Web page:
Read below for a guest post from Joan Hartley.
It was a simply beautiful, sunny day in May. My husband and I were enjoying a brief respite from the cares of the world in a picnic shelter overlooking our town’s river. Just a couple weeks prior, our daughter had called us while we were on a spring boating adventure with friends. “The doctor thinks he might have Williams syndrome,” she had said.
And now the phone rang again.
“Williams syndrome?” I had asked. “What is that? Why does he think that?”
Our grandson had been referred to a pediatric cardiologist for what appeared to be a heart murmur. It was this doctor who had shared his suspicion and recommended a genetic test to confirm whether or not he was correct. Although I had boldly dismissed the idea at the time, fear had immediately struck me between the diaphragm and gut like a sucker punch. Instead of leaving me breathless for a mere moment, however, it had taken up residence for the last two weeks. It felt like I had swallowed a lead weight.
What were the chances, I had thought during that first phone conversation? What were the chances that our grandchild – our dear, sweet, first grandchild – had a condition that affects only one in 10,000 people worldwide? Our daughter had patiently answered my whats and whys. A cute, upturned nose. Small for his age. An intricate starburst pattern on his baby blue eyes. I had reasonable answers for each item in the list. But, there was more. Poor muscle tone. Supravalvular aortic stenosis. Developmental delays. Looking back, I wonder who I was trying to comfort more with my rationalizations – my daughter or myself. She had told me we would know for sure in a couple weeks once the test results were complete. I wish I could say with certainty that I prayed with her then on the phone, but I honestly can’t remember.
The rest of that boating trip took place in slow motion as did the next two weeks. Meals uneaten. Tears choked back. “It’ll be okay,” our friends had said. “Whatever the outcome, it’ll be okay.”
We shared the news at church and found encouragement in the kind words and prayers of fellow believers. Our pastor pointed us to God’s Word and His many covenant promises. He reminded us of God’s sovereignty and of His goodness toward us – even when we are called to suffer. One woman I knew assured me our grandson would be fine – that I just needed to pray and claim him to be healthy. And though I did pray – and so wanted to claim – I could not put God in a box like that.
“What will I do if the test comes back positive?” I had asked our pastor, but what I really wondered was, “What will I think of God if it does?”
And then the phone rang.
Seeing our daughter’s number pop up, I mumbled to my husband, “This is it,” and breathed deeply as I put my free hand over one ear in order to hear better the words that would come next.
“He has it,” she said.
If you’ve ever been on the receiving end of such news, you can probably remember that moment when time stood still. Maybe like me, you wanted to deny the permanence of such a pronouncement. Tests can be wrong, right? Happens all the time. I ventured briefly in that direction, but could tell by our daughter’s voice that I needed to stop. We talked, and I’m pretty sure we prayed that time.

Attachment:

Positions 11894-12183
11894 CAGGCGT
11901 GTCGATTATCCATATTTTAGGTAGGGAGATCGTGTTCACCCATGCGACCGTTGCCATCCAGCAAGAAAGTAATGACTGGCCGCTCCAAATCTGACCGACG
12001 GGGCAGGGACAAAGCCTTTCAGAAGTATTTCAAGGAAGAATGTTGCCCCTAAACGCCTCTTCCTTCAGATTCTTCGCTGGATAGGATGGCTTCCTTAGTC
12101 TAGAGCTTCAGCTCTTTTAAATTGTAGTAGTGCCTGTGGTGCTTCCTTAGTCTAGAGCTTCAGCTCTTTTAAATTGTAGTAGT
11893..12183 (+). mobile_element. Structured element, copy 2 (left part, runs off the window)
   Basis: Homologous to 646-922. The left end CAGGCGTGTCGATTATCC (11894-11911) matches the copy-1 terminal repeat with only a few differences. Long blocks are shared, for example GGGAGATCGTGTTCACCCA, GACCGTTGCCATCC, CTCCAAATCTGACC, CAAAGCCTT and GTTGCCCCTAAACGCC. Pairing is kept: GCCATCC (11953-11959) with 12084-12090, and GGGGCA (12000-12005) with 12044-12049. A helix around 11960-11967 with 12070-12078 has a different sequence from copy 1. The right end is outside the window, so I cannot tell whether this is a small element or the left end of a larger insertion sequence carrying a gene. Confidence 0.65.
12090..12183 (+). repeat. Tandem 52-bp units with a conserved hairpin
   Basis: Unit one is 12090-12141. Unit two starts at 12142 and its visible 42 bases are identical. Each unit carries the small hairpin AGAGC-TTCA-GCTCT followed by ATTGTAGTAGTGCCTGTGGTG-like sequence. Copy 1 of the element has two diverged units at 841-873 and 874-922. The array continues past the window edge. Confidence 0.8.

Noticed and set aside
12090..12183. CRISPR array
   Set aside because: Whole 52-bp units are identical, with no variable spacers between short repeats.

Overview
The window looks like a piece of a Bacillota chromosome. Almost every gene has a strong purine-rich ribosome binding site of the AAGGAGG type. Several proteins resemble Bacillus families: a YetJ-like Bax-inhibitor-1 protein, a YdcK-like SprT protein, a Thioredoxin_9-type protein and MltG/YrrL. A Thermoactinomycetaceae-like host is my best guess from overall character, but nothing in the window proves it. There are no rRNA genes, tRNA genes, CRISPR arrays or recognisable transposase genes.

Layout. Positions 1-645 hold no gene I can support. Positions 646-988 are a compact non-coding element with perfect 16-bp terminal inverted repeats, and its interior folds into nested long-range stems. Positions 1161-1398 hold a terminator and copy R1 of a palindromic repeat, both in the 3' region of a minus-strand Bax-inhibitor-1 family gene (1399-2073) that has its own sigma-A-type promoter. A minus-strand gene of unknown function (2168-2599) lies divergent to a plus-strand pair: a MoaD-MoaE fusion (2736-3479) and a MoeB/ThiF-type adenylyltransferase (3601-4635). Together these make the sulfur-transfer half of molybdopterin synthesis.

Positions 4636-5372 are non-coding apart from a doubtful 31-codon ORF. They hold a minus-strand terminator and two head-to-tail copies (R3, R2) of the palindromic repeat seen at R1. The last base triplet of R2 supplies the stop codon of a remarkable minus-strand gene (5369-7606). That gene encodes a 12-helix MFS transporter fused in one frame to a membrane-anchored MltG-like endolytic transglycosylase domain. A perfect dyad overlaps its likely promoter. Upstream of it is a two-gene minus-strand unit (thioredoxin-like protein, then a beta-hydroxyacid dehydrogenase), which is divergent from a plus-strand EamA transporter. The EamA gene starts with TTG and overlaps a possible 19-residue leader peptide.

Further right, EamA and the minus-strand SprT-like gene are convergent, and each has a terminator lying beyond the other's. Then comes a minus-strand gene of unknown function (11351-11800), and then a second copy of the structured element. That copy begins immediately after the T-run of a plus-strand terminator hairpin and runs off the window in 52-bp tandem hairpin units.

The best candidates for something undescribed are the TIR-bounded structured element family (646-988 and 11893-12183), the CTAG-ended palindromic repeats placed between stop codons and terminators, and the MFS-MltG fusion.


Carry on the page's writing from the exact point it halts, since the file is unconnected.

But what of my prayers for the past two weeks? Had God made a mistake? Was He just not listening or vaguely disinterested? Were my prayers for our grandson’s health returned empty? Worse yet, had I only been having a conversation with myself?
I cannot fully comprehend, let alone concisely explain, God’s sovereignty in a broken world. I do not understand all the finer points of prayer. But, this I know: God’s Word tells me He is sovereign, and Jesus told his followers to pray.
There are worse things in the world than a scary diagnosis. Haughty attitudes. Callous minds. Bitter hearts. Many people say prayer works. Others say it changes things. But, I disagree. God works and God changes things. He works in the lives of His people – comforting, equipping, establishing. Redeeming. He changes the minds of His beloved when we demand His gifts be delivered in pretty packages adorned with neatly tied ribbons. It is often said, when prayers are answered as we had hoped, that God is good – all the time. Occasionally, I have heard those who have endured a great loss say the same thing, and it is the overflow of these suffering saints’ faith that challenges and ultimately strengthens my own.
Phones ring, but things will be okay.
And God is good – all the time.
For more information on Williams syndrome, visit the Williams Syndrome Association‘s helpful, online site.
Joan is a member of Grace Fellowship, OPC in Huron, Ohio – a wife, mother, and “Mimi” to three grandchildren and one on the way. She is founder of Winsome Arrows Educational Services which supports special needs learners and those who teach them in the home, school, and church. Joan and her therapy dogs, Justice, Mercy, and Mac, are volunteers with Canines for Christ.